Our Philadelphia SEPTA accident lawyer represents people injured in SEPTA bus, train, trolley, and subway accidents. SEPTA accident cases can be extremely complex. This is due, in part, to the partial immunity granted SEPTA as a governmental agency.
SEPTA’s Limited Liability / Immunity
As a governmental agency, SEPTA is governed by the Pennsylvania Sovereign Immunity Act. Under the Act, SEPTA’s liability is limited to accidents:
- that were caused by its negligence, and
- that occurred while the involved vehicle (or any part thereof) was “in operation”
A vehicle is considered in operation only if it is moving. Thus, SEPTA is shielded from liability for accidents that occur while a SEPTA vehicle is at a standstill, even if the accident resulted from SEPTA negligence. (In some cases, SEPTA may be liable for negligently caused injuries that occurred when a part of a vehicle (such as a door) was in motion.)
Damages in SEPTA accident cases are also capped under this law. SEPTA’s liability is limited to $250,000 per injured person and a total of $1 million for each SEPTA accident.
SEPTA Accident Reporting / Notice Requirements
SEPTA accident victims are also subject to strict notice requirements of a victim’s intent to sue. Before filing a negligence claim against SEPTA, an injured party must notify SEPTA of the accident and intent to sue within 6 months of the accident. This notice is given by filling out a form provided by SEPTA.
SEPTA accidents can result in significant injuries or death to SEPTA passengers, occupants of other vehicles, and pedestrians. SEPTA has installed surveillance cameras on its buses, trolleys, subways, and trains. While the cameras were intended to identify fraudulent claims, they frequently enable our Philadelphia SEPTA accident lawyer to obtain crucial evidence regarding a client’s case.
SEPTA can be liable for passenger injuries caused by SEPTA’s negligence on a moving train, subway, bus, or trolley. The agency can also be liable for passenger injuries negligently caused by moving parts of SEPTA vehicles, such as an opening or closing door.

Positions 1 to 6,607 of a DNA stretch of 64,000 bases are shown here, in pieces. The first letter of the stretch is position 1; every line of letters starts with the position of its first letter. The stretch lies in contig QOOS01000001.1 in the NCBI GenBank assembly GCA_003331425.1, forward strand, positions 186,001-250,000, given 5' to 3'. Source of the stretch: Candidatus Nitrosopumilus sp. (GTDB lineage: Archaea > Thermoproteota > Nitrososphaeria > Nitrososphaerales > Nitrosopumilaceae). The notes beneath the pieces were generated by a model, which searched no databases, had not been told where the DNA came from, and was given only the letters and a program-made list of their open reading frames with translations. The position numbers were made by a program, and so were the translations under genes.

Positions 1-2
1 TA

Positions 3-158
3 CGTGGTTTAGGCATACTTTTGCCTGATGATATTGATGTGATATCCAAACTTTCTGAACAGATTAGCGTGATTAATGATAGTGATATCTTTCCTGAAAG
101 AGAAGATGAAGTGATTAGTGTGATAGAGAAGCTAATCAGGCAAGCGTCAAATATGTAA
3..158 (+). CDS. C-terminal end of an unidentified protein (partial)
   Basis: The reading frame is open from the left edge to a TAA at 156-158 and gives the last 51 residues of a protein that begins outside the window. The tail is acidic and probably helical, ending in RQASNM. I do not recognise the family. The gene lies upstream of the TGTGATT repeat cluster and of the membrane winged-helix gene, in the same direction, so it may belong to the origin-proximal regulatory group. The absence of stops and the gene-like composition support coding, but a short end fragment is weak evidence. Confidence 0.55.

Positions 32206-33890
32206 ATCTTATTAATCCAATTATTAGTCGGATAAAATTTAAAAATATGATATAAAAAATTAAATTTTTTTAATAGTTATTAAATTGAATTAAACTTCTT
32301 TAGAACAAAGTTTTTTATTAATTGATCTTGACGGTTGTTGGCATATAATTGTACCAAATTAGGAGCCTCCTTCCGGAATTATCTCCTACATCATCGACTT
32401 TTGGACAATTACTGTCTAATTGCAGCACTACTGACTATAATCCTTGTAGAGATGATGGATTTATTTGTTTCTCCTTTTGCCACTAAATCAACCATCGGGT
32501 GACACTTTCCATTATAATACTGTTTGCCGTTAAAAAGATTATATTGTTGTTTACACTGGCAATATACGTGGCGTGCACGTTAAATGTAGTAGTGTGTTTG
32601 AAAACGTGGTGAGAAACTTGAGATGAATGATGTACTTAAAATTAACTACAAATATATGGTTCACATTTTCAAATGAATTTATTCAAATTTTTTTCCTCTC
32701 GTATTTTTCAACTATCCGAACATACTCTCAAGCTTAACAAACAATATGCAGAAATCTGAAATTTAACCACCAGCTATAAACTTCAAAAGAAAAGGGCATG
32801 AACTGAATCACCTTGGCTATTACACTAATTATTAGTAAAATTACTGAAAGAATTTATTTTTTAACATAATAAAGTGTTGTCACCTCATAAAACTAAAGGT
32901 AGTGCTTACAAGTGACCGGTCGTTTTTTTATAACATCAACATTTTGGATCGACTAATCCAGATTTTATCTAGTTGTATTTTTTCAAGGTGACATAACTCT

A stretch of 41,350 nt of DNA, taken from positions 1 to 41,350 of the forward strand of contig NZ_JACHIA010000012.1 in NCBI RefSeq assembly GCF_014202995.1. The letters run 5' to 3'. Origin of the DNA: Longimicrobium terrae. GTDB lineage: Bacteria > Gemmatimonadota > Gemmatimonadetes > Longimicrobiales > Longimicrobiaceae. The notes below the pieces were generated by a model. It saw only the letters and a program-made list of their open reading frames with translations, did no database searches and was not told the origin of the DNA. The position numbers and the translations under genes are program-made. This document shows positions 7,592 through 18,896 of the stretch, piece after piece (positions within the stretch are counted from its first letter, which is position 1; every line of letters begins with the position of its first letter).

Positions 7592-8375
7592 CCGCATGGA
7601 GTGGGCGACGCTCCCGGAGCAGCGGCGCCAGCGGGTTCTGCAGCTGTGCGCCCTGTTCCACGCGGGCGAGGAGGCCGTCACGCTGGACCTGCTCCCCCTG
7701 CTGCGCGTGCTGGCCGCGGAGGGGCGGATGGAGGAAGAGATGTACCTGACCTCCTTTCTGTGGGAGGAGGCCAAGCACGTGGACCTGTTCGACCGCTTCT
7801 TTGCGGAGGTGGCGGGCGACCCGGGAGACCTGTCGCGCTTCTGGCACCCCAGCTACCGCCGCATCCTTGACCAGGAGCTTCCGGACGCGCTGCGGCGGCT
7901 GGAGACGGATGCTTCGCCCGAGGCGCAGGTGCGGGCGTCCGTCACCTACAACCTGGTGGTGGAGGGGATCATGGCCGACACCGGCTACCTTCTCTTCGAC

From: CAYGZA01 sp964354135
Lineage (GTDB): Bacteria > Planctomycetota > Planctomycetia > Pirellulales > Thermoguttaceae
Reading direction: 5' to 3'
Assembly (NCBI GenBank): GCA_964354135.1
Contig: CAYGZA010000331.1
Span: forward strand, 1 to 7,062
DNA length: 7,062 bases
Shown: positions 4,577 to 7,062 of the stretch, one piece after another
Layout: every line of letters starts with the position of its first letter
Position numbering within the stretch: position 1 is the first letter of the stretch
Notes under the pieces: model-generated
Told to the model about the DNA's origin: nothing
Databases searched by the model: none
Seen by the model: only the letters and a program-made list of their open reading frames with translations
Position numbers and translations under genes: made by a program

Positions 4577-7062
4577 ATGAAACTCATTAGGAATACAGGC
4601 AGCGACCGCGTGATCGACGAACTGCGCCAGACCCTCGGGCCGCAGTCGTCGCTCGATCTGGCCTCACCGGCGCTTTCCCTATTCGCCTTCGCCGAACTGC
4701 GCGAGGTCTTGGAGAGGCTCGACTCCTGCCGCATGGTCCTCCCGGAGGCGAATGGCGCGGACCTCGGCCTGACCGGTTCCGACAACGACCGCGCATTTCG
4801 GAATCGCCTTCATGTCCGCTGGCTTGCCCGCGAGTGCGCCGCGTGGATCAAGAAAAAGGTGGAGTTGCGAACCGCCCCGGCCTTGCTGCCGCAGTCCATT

SEPTA passengers are unprotected by seatbelts and can sustain significant injuries in collision and other accidents. Injuries sustained by SEPTA passengers may include:
- concussions / brain damage
- amputations / limb loss
- spinal cord damage
- head and neck injuries
Note: The manner in which damages are collected by injured SEPTA passengers may depend upon whether the passenger owns an insured motor vehicle or lives with someone with vehicle insurance.
SEPTA may also be liable for injuries negligently caused to drivers and passengers of other vehicles. Collisions between cars and SEPTA buses, trolleys, or trains can cause massive damage and devastating injuries. SEPTA negligence that can result in liability to drivers and passengers of automobiles includes:
- driving while using cell phone or other distracted driving
- driving while fatigued or under the influence of drugs or alcohol
- aggressive or reckless driving
- traffic law and road rule violations
Pedestrians are the most vulnerable of SEPTA accident victims. Accidents involving pedestrians and large vehicles such as buses or trains frequently result in death or life-long, catastrophic injuries.
SEPTA operators owe pedestrians the same duty of care they owe to drivers and passengers of other vehicles and an even greater duty to child pedestrians. Negligence resulting in liability to injured pedestrians may include:
- speeding, disobeying traffic signals, and other traffic law violations
- failing to give pedestrians the right of way in crosswalks
- failing to keep a lookout for children near schools and parks